Chess Leapers, Riders, and Compound Pieces

Ideas about how a world with more than three spatial dimensions would work - what laws of physics would be needed, how things would be built, how people would do things and so on.

Chess Leapers, Riders, and Compound Pieces

Postby anderscolingustafson » Wed Apr 08, 2020 2:49 am

On a hypercube chessboard, in euclidean geometry, in which all the cells are hypercubes of the same size, an (m1,m2,m3,...,mn) leaper is a piece that moves a total of m1 cells in the x1 dimension, a total of m2 cells in the x2 dimension, a total of m3 cells in the x3 dimension, and so on to a total of mn cells in the xn dimension. Shuffling around the coordinates of the vector of an (m1,m2,m3,...,mn) does not change the leaper. So for instance an (m1,m2,m3,...,mn) leaper is the same as an (mn,m2,m3,...,m1) even if m1=/=mn. Think of how a chess knight is both a (2,1), and a (1,2) leaper. A basic leaper cannot be blocked as there are no cells between its current cell and the cell it lands on, that it could land on.

An (m1,m2,m3,...,mn) chess rider is a piece that moves a whole number of cells along the (m1,m2,m3,...,mn) direction, with the number of cells it can move to being limited only by the size of the board. A chess rider can be blocked but only on cells that are in the same direction as it moves. In standard chess two examples of riders are the rook, and the bishop, with the bishop being the (1,1) rider and the rook the (1,0) rider.

A compound piece is a piece that combines the movement of at least two other pieces. For instance in standard chess the queen is a compound piece of the rook and bishop, and the king can be thought of as a compound piece of the royal ferz and royal wazir with the ferz being the (1,1) leaper and the wazir being the (1,0) leaper.

In chess triangulation is when you return to a previous position, but with it being the other players turn to move. For instance if you have a position with it being black to move, using triangulation you can return to the same position, but with it being white to move. On a 2d chess board, with the previously mentioned requirements for the board, it's possible to triangulate with riders, or compound pieces, but not with simple leapers. You can for instance triangulate with a king because it combines the movement of a ferz and wazir, and similarly you can triangulate with a bishop because it can move a different number of squares each turn as a rider. The same is also true for one dimension.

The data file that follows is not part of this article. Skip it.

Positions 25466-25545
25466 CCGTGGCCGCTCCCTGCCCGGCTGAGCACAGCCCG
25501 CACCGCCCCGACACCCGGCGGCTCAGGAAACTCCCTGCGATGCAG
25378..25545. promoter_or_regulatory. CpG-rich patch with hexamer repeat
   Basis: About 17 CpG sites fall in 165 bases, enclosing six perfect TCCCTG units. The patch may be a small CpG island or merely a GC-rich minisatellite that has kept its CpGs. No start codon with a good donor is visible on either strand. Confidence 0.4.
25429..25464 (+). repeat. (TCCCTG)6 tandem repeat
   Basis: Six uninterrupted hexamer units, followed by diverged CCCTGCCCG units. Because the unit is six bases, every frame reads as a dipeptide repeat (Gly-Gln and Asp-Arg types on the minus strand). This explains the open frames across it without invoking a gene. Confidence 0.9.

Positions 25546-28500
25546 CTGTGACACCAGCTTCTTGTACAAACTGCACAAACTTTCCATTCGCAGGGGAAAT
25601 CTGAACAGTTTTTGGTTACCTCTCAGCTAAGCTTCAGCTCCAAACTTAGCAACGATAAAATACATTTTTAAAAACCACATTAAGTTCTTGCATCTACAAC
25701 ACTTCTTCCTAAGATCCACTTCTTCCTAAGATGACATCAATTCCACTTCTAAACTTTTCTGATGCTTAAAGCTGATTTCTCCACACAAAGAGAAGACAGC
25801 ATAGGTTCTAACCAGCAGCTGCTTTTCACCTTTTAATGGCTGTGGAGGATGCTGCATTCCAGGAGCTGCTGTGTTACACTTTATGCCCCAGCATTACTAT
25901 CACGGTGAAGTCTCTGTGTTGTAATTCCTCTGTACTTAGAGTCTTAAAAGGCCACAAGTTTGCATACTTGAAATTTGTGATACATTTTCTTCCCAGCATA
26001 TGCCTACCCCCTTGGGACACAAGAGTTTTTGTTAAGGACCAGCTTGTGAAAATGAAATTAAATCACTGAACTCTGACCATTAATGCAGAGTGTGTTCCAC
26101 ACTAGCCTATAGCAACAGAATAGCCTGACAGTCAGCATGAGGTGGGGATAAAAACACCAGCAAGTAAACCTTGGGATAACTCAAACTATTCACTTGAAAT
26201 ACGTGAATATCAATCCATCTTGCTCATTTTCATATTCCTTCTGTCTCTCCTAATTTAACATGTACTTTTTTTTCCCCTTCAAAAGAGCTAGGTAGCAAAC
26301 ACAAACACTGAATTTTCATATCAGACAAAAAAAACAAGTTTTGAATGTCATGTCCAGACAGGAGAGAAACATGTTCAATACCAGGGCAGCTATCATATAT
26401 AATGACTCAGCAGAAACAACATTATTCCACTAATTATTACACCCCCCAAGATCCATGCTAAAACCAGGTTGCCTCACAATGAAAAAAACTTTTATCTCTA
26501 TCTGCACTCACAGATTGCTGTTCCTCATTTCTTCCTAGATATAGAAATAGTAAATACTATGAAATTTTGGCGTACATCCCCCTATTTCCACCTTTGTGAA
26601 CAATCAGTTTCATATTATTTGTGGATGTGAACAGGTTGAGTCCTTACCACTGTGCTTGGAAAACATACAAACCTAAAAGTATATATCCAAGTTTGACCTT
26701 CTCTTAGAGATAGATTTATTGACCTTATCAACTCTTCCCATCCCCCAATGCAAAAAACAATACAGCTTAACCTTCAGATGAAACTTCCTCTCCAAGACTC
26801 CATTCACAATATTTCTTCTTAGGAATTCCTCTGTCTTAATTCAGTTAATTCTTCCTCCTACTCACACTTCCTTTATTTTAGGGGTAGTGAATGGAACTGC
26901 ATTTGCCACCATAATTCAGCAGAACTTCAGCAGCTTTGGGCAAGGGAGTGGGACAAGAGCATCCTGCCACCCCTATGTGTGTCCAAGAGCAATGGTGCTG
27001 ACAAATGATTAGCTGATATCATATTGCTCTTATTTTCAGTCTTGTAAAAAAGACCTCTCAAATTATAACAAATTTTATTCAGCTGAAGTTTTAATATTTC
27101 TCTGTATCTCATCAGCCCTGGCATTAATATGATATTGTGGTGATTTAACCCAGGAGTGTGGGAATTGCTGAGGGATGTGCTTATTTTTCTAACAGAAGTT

In higher dimensions there are some simple leapers can be used for triangulation, as they can return to their original cell within an odd number of turns. For instance, in 3d the (2,1,1) leaper can triangulate while only making moves that are equivalent to (2,1,1) moves. For instance it could make the move vectors (2,1,1), (-1,-2,1), and (-1,1,-2) to get back to its original cell in 3 moves. If the number of non 0 components of the movement vector of a leaper is odd, and if one component of the vector is equal to the sum of the other components of the movement vector, or if the movement vector can be split into multiple vectors that all meet the previous 2 requirements, then the leaper can triangulate. For instance the (5,3,2,2,1,1,1,1) leaper can triangulate as its movement vector can be split into the (3,2,1), and (5,2,1,1,1) vectors, which both fit the first two requirements for a movement vector for a leaper that can triangulate.
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